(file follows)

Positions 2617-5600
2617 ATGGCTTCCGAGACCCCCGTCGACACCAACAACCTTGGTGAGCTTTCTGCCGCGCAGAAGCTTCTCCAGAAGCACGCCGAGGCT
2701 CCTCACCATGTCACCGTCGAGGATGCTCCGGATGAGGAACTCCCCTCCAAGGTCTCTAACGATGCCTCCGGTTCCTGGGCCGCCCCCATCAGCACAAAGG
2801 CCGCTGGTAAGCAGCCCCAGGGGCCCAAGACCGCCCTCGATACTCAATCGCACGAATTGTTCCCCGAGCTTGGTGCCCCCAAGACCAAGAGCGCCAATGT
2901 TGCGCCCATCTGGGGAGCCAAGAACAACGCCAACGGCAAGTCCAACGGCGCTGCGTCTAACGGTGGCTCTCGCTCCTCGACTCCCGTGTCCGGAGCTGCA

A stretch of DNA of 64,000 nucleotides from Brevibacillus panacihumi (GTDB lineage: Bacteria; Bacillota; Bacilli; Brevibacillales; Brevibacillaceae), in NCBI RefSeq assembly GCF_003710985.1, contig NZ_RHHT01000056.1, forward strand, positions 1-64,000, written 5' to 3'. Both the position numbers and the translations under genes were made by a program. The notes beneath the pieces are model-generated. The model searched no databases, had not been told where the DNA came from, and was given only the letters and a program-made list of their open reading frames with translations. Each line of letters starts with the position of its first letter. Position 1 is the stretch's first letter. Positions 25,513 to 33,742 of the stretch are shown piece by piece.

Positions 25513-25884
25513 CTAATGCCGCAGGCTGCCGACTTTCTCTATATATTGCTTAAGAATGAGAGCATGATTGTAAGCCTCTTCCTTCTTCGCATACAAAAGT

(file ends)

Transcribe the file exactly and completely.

Positions 2617-5600
2617 ATGGCTTCCGAGACCCCCGTCGACACCAACAACCTTGGTGAGCTTTCTGCCGCGCAGAAGCTTCTCCAGAAGCACGCCGAGGCT
2701 CCTCACCATGTCACCGTCGAGGATGCTCCGGATGAGGAACTCCCCTCCAAGGTCTCTAACGATGCCTCCGGTTCCTGGGCCGCCCCCATCAGCACAAAGG
2801 CCGCTGGTAAGCAGCCCCAGGGGCCCAAGACCGCCCTCGATACTCAATCGCACGAATTGTTCCCCGAGCTTGGTGCCCCCAAGACCAAGAGCGCCAATGT
2901 TGCGCCCATCTGGGGAGCCAAGAACAACGCCAACGGCAAGTCCAACGGCGCTGCGTCTAACGGTGGCTCTCGCTCCTCGACTCCCGTGTCCGGAGCTGCA

A stretch of DNA of 64,000 nucleotides from Brevibacillus panacihumi (GTDB lineage: Bacteria; Bacillota; Bacilli; Brevibacillales; Brevibacillaceae), in NCBI RefSeq assembly GCF_003710985.1, contig NZ_RHHT01000056.1, forward strand, positions 1-64,000, written 5' to 3'. Both the position numbers and the translations under genes were made by a program. The notes beneath the pieces are model-generated. The model searched no databases, had not been told where the DNA came from, and was given only the letters and a program-made list of their open reading frames with translations. Each line of letters starts with the position of its first letter. Position 1 is the stretch's first letter. Positions 25,513 to 33,742 of the stretch are shown piece by piece.

Positions 25513-25884
25513 CTAATGCCGCAGGCTGCCGACTTTCTCTATATATTGCTTAAGAATGAGAGCATGATTGTAAGCCTCTTCCTTCTTCGCATACAAAAGT